Bold steps for our collective future
Some of the most important ideas are born in the darkest moments, and only visionary leadership can articulate the next generation of international financial and political institutions that the world so sorely needs
As this year began, what progress were we making towards achieving the Sustainable Development Goals by 2030?
This is an extremely challenging moment for the Sustainable Development Goals. For the first time in 32 years, the Human Development Index, which measures a nation’s health, education and standard of living, has declined globally for two years in a row as multiple crises hit. In the wake of the war in Ukraine, the United Nations Development Programme estimated that 71 million people globally fell into poverty in the space of just three months in 2022 as a cost-of-living crisis took hold. A secondary wave of shocks is now playing out, including rising capital costs and interest rates, and a looming recession. Approximately 80 developing countries are essentially facing debt distress. In many ways, whether they default depends on the G20. We are sliding backwards as a global family of nations, and our ability to recover is far from where we thought we would be.
How is the UN system responding?
The UN secretary-general set up the Global Crisis Response Group, which first focused on food insecurity. Bringing grain back to the market through the Black Sea Grain Initiative has clearly had a stabilising effect. For much of the developing world, public budgets have worsened since Covid-19 while the food, energy and finance crises are taking more money out of pockets that otherwise would go to educating children or buying tomorrow’s meals.
UNDP and our partners are supporting some 80 countries to implement Integrated National Financing Frameworks: helping them to leverage public-private domestic and international finance to manage the short-term crises and invest in the future in key areas such as clean energy and climate action. The unwillingness of the international community to introduce more capital into the financial system when it comes to debt suspension, debt rescheduling or debt-for-climate swaps is deeply frustrating. In this regard, the Bretton Woods system is waiting for the G20 to provide decisive leadership.
Are there signs of transformation?
Some of the most important ideas are born in the darkest moments. We have more crises and conflicts than at any point since 1945, with more refugees and internally displaced persons than ever before. We have unprecedented reversals in development as well as increased poverty and polarisation against a climate change reality that is playing out in front of our very eyes. We are the first generation now living with the consequences of inaction: hitting countries, communities, economies, the body politic and the international system all at the same time.
The institutional financial and economic framework developed after the Second World War is simply no longer adequate. Yet we are the wealthiest generation ever. People are sitting on money in the financial system and can’t find ways to invest it while societies, communities and nations can’t find money that they can use for their development priorities in line with the SDGs. We have an asymmetry so profound and structural that it is leading to many people questioning how our financial system works.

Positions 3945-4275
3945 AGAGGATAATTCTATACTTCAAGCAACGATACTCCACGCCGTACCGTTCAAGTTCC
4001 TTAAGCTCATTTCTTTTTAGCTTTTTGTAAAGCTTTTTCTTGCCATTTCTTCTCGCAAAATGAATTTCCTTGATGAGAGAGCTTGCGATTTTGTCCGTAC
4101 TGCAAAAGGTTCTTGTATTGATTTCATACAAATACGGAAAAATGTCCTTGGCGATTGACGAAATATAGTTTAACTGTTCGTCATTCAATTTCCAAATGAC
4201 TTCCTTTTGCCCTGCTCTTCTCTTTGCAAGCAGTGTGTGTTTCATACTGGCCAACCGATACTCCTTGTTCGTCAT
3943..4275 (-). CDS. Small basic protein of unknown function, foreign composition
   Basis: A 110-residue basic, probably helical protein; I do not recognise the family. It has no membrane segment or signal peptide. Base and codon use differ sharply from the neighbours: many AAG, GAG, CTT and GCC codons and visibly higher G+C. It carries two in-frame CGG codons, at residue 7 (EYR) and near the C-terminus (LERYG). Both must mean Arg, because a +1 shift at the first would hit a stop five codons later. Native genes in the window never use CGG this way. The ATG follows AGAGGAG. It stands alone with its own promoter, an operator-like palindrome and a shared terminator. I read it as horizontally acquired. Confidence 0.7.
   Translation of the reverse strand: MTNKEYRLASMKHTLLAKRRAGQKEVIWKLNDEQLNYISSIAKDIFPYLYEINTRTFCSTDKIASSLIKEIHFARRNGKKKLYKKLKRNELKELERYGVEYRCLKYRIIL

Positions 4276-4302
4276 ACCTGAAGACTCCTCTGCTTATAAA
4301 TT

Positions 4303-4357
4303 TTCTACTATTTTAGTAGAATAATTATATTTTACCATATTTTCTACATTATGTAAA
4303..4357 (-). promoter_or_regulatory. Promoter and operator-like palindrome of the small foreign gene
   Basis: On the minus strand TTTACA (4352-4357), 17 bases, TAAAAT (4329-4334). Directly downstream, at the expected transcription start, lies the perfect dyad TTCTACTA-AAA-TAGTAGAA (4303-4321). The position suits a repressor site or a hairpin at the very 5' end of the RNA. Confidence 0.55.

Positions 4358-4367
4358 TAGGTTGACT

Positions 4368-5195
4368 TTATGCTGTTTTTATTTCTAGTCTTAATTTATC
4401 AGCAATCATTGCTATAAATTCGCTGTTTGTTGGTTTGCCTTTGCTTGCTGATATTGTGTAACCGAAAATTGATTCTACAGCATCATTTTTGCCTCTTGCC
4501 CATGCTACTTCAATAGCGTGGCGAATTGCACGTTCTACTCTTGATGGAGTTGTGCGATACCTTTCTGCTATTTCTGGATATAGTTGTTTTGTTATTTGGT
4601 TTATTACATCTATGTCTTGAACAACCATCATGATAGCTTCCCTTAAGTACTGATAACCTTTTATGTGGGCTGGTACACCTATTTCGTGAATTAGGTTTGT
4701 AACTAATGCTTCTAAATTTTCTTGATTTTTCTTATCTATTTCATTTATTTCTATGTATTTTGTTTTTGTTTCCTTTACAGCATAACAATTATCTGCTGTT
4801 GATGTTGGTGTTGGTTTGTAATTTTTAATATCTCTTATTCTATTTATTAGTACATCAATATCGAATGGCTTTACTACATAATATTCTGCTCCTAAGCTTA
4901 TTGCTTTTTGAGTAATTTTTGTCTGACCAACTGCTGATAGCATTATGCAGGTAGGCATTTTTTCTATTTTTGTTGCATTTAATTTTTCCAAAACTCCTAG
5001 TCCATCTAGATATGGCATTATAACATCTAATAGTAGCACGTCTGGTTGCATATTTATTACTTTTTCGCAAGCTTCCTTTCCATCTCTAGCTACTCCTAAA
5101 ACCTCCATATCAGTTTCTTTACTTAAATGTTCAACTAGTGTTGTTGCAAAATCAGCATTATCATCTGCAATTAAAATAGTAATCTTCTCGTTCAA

We need visionary leadership that acknowledges the growing paralysis of the current international financial and political institutions: one that starts articulating the next generation of institutions. There is an urgency like never before. This also applies to the UN, which is why the UN secretary-general’s Our Common Agenda report has outlined a new vision for the future of global cooperation and the UN through a more inclusive, networked and effective multilateralism.
Will common vulnerability inspire greater urgency for the SDGs?
There are still people who feel comfortable in a fossil fuel–based economy that they believe is central to their well-being and wealth. Climate change has very little to do with belief. This is a matter of science as the foundation for objective, rational and wise decision-making.
It is important to frame the responses to climate change as choices that translate into opportunities to transition and transform our economies. In particular, development through decarbonisation must be articulated as an incredible means to break through to a greener, climate-resilient world, realised through the decisions we take at the macroeconomic and microeconomic levels and the household level.
How can the G20 help to get the SDGs back on track?
The G20’s greatest advantage has been to provide a shortcut to rapid actions taken by our financial and economic systems. The G20’s principal responsibility now is to provide a signal to members’ central banks, finance ministers and development ministers to enable financial institutions – where they have disproportionate influence – to inject liquidity and capital, thereby enabling countries to weather the immediate crises while investing in a future-focused transformation of their economies.
In short, there is a pressing need for high-income countries to extend the promised means and partnerships to developing countries to address climate change and decarbonisation as co-investments, helping to change the perception of them from ‘victims’ to nations that have taken
bold decisions to secure our collective future.